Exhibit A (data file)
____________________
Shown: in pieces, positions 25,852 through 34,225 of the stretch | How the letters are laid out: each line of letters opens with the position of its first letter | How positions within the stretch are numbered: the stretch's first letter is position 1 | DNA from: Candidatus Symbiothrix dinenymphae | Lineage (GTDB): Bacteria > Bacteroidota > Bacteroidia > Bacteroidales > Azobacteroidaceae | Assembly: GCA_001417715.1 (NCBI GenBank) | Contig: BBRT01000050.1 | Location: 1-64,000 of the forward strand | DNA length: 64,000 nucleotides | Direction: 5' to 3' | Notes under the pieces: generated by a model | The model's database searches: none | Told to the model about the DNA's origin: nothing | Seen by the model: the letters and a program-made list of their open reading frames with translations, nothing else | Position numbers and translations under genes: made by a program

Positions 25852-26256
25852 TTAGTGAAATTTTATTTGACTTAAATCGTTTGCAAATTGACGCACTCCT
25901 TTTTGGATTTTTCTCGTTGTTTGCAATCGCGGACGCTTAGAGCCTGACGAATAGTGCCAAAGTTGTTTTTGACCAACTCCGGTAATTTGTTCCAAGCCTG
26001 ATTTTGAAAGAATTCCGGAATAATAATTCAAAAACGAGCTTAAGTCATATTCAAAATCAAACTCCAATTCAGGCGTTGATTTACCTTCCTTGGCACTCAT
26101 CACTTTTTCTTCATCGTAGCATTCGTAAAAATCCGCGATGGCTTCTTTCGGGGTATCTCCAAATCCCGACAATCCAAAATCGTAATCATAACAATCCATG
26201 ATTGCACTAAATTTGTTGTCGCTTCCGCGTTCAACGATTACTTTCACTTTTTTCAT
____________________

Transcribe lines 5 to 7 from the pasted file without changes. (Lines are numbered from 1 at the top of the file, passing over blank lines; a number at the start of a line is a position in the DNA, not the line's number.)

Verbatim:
26001 ATTTTGAAAGAATTCCGGAATAATAATTCAAAAACGAGCTTAAGTCATATTCAAAATCAAACTCCAATTCAGGCGTTGATTTACCTTCCTTGGCACTCAT
26101 CACTTTTTCTTCATCGTAGCATTCGTAAAAATCCGCGATGGCTTCTTTCGGGGTATCTCCAAATCCCGACAATCCAAAATCGTAATCATAACAATCCATG
26201 ATTGCACTAAATTTGTTGTCGCTTCCGCGTTCAACGATTACTTTCACTTTTTTCAT